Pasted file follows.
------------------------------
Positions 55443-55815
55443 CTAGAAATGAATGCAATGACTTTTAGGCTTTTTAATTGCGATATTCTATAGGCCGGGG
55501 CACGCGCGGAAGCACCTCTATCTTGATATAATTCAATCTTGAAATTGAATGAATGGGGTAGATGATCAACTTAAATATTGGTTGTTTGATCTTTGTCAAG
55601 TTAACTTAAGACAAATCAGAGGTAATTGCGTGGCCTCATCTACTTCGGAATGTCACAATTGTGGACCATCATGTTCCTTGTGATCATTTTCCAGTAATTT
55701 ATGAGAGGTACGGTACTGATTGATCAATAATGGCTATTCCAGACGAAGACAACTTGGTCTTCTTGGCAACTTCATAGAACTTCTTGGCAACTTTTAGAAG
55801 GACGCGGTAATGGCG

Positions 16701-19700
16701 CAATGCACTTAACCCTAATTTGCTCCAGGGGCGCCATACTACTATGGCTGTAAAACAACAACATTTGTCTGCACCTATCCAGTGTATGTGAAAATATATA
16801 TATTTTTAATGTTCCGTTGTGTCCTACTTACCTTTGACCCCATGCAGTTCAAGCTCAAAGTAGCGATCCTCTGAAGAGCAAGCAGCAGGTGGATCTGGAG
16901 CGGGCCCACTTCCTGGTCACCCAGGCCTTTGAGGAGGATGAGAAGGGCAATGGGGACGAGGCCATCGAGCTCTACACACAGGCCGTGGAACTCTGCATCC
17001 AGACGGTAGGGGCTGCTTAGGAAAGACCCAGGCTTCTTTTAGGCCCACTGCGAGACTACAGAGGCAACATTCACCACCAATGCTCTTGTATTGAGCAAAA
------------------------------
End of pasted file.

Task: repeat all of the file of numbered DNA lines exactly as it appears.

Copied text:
Positions 55443-55815
55443 CTAGAAATGAATGCAATGACTTTTAGGCTTTTTAATTGCGATATTCTATAGGCCGGGG
55501 CACGCGCGGAAGCACCTCTATCTTGATATAATTCAATCTTGAAATTGAATGAATGGGGTAGATGATCAACTTAAATATTGGTTGTTTGATCTTTGTCAAG
55601 TTAACTTAAGACAAATCAGAGGTAATTGCGTGGCCTCATCTACTTCGGAATGTCACAATTGTGGACCATCATGTTCCTTGTGATCATTTTCCAGTAATTT
55701 ATGAGAGGTACGGTACTGATTGATCAATAATGGCTATTCCAGACGAAGACAACTTGGTCTTCTTGGCAACTTCATAGAACTTCTTGGCAACTTTTAGAAG
55801 GACGCGGTAATGGCG

Positions 16701-19700
16701 CAATGCACTTAACCCTAATTTGCTCCAGGGGCGCCATACTACTATGGCTGTAAAACAACAACATTTGTCTGCACCTATCCAGTGTATGTGAAAATATATA
16801 TATTTTTAATGTTCCGTTGTGTCCTACTTACCTTTGACCCCATGCAGTTCAAGCTCAAAGTAGCGATCCTCTGAAGAGCAAGCAGCAGGTGGATCTGGAG
16901 CGGGCCCACTTCCTGGTCACCCAGGCCTTTGAGGAGGATGAGAAGGGCAATGGGGACGAGGCCATCGAGCTCTACACACAGGCCGTGGAACTCTGCATCC
17001 AGACGGTAGGGGCTGCTTAGGAAAGACCCAGGCTTCTTTTAGGCCCACTGCGAGACTACAGAGGCAACATTCACCACCAATGCTCTTGTATTGAGCAAAA